I don't quite see how an "ecosystem" could evolve since code organisms would not want anything from other code organisms except to erase them to claim whatever hardware hosted the others. As a side effect, all of this would probably make any internet/interconnected IT system almost unusable for humans.

$\endgroup$
  • $\begingroup$ What about code driven by its programmer? The "organisms" could be evolving code designed to accomplish a specific task given to it by its programmer like in this question. Of course their behavior would depend enormously on their individual goal. One program might attempt to be simultaneusly executed as many times as possible, another to be copied and executed on as many different systems as possible. $\endgroup$ – Annonymus Jul 25 '16 at 19:53
  • 1
    $\begingroup$ If you have a program that simply does some geometric or other operations and another program operating on the same space, emergent phenomena can easily occur. One might argue that protein molecules don't have a 'desire', but interactions give rise to systems that are naturally adaptive to their environment. This defines a new set of operations and the various ways these operations combine to develop life are not the same as the operations of the individual proteins. $\endgroup$ – Garet Claborn Jul 25 '16 at 21:23
1
$\begingroup$

I would say no, for the same reason that abiogenesis cannot occur now. Also, you should probably replace the bio part for your software question. (Analgogenesis sounds dirty, Noralgogenesis?)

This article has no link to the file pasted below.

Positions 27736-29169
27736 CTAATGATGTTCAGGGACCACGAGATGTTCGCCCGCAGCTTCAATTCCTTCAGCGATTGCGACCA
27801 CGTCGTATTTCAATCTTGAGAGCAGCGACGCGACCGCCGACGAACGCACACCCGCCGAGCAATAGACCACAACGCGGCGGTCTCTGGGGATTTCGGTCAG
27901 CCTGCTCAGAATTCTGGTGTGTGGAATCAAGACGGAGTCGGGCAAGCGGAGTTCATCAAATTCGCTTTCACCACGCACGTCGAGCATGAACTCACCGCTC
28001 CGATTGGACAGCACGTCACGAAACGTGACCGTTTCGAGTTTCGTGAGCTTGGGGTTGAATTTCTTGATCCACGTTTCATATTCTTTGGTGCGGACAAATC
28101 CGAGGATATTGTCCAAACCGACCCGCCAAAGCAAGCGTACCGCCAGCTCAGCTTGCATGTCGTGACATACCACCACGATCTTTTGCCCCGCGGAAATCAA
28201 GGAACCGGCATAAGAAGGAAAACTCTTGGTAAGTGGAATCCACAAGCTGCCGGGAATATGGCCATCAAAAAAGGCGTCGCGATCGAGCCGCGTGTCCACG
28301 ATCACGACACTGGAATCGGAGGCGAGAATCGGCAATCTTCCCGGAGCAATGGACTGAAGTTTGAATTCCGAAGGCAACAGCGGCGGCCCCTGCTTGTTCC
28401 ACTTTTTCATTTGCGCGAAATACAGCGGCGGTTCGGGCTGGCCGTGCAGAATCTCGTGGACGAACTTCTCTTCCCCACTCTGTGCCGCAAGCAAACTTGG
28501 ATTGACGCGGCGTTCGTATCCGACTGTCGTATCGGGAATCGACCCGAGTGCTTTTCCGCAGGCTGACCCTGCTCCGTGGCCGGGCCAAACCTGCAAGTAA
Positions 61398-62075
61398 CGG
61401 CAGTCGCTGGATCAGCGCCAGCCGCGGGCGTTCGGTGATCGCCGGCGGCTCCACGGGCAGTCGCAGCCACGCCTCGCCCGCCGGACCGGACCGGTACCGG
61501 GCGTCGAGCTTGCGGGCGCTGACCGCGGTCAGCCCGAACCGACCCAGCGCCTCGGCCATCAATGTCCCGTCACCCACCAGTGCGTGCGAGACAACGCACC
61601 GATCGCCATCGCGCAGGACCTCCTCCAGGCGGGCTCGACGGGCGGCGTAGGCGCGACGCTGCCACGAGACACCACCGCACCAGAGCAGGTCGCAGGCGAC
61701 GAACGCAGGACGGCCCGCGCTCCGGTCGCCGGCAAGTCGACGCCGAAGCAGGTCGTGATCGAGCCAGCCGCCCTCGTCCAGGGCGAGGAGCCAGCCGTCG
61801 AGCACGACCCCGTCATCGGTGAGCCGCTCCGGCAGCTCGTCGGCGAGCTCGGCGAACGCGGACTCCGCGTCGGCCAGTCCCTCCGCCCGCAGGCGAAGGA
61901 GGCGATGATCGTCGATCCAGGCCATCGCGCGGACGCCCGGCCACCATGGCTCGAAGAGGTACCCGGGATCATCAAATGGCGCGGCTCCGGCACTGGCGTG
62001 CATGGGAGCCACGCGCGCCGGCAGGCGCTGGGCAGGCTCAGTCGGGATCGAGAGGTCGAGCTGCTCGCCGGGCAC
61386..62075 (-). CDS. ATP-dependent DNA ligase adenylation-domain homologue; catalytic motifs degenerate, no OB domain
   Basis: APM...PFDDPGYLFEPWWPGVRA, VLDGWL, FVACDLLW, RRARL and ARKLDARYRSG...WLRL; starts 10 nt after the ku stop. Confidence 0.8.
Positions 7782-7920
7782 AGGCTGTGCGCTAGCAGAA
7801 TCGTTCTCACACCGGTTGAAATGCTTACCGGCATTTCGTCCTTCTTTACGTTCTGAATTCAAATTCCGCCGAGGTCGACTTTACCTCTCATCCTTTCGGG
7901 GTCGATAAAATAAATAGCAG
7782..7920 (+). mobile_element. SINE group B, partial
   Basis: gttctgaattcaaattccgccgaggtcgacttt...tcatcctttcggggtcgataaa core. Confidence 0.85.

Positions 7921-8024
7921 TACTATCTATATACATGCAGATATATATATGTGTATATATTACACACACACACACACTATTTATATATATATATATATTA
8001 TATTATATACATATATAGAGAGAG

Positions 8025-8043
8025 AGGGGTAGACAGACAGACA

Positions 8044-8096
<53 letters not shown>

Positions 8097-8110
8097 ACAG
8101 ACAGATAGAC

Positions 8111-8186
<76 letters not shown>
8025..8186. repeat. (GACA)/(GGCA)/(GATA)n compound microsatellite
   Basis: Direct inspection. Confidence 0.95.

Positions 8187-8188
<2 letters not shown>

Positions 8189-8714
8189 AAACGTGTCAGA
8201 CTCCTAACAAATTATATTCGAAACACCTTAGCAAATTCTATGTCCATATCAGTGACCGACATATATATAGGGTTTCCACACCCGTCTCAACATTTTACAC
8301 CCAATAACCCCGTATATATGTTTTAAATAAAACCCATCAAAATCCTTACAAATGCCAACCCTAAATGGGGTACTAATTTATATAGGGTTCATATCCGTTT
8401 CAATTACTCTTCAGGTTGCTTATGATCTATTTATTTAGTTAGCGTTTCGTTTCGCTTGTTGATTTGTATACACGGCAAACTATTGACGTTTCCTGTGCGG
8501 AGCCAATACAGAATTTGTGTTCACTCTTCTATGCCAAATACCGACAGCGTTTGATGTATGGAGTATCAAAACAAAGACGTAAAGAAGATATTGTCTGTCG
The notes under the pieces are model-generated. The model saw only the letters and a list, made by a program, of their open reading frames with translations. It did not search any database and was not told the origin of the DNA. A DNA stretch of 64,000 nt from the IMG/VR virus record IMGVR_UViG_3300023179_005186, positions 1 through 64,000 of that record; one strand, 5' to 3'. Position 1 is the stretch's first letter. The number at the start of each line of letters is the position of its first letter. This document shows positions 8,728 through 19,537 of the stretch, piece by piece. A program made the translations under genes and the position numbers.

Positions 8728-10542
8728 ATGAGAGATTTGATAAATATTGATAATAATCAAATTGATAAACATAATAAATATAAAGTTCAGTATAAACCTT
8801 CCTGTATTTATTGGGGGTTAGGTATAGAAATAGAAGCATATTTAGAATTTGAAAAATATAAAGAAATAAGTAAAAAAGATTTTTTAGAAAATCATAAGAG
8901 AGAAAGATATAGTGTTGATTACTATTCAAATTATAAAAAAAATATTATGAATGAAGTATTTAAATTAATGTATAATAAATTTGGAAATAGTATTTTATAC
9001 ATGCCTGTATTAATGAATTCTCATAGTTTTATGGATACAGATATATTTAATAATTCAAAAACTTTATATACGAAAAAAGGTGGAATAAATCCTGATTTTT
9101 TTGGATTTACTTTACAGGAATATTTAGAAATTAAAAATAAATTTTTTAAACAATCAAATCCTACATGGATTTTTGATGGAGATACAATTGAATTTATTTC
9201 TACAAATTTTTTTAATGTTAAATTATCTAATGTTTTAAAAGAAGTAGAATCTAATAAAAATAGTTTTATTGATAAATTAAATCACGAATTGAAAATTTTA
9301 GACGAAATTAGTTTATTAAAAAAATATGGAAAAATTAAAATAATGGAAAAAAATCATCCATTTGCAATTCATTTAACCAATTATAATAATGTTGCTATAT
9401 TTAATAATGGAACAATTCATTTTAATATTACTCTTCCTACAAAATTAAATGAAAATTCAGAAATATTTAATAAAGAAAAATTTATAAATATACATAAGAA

Abiogenesis cannot occur, in nature, now because there are already all these biological organisms running around eating and emitting waste products; if anything new somehow could form, without being the by-product of something already in existence, it would get gobbled up faster than anyone could see it.

Your digital equivalent would have to happen on a machine without other software running on it to really be that kind of genesis, otherwise it's just a mutation. (evolution)

$\endgroup$
0
$\begingroup$

When you think of an ecosystem, remember that everything has a function, like a living organism. Resources are distributed in balanced manner. Everything that happens works together in order to support the health of the system. What does this correspond to in a computer? The operating system. The kernel - the lowest level of any OS - allocates the use of system resources, like disk space, memory, and CPU.

Operating systems are, of course, human-authored, and they typically use a cooperative scheme instead of competition. I could see (many many years down the road) a very advanced set of software on top of the OS using genetic algorithms to modify its own kernel and packages to make them more robust or efficient.

It doesn't have to be within the same computer, though. It would be plausible (again, distant future) to have malware/anti-malware tennis match occurring in which multiple systems are at war over a network. Think of cyber-warfare between major nation-states that has become autonomous.

More details and context is required for a specific answer, though.

$\endgroup$

Your Answer

By clicking “Post Your Answer”, you agree to our terms of service, privacy policy and cookie policy

Not the answer you're looking for? Browse other questions tagged or ask your own question.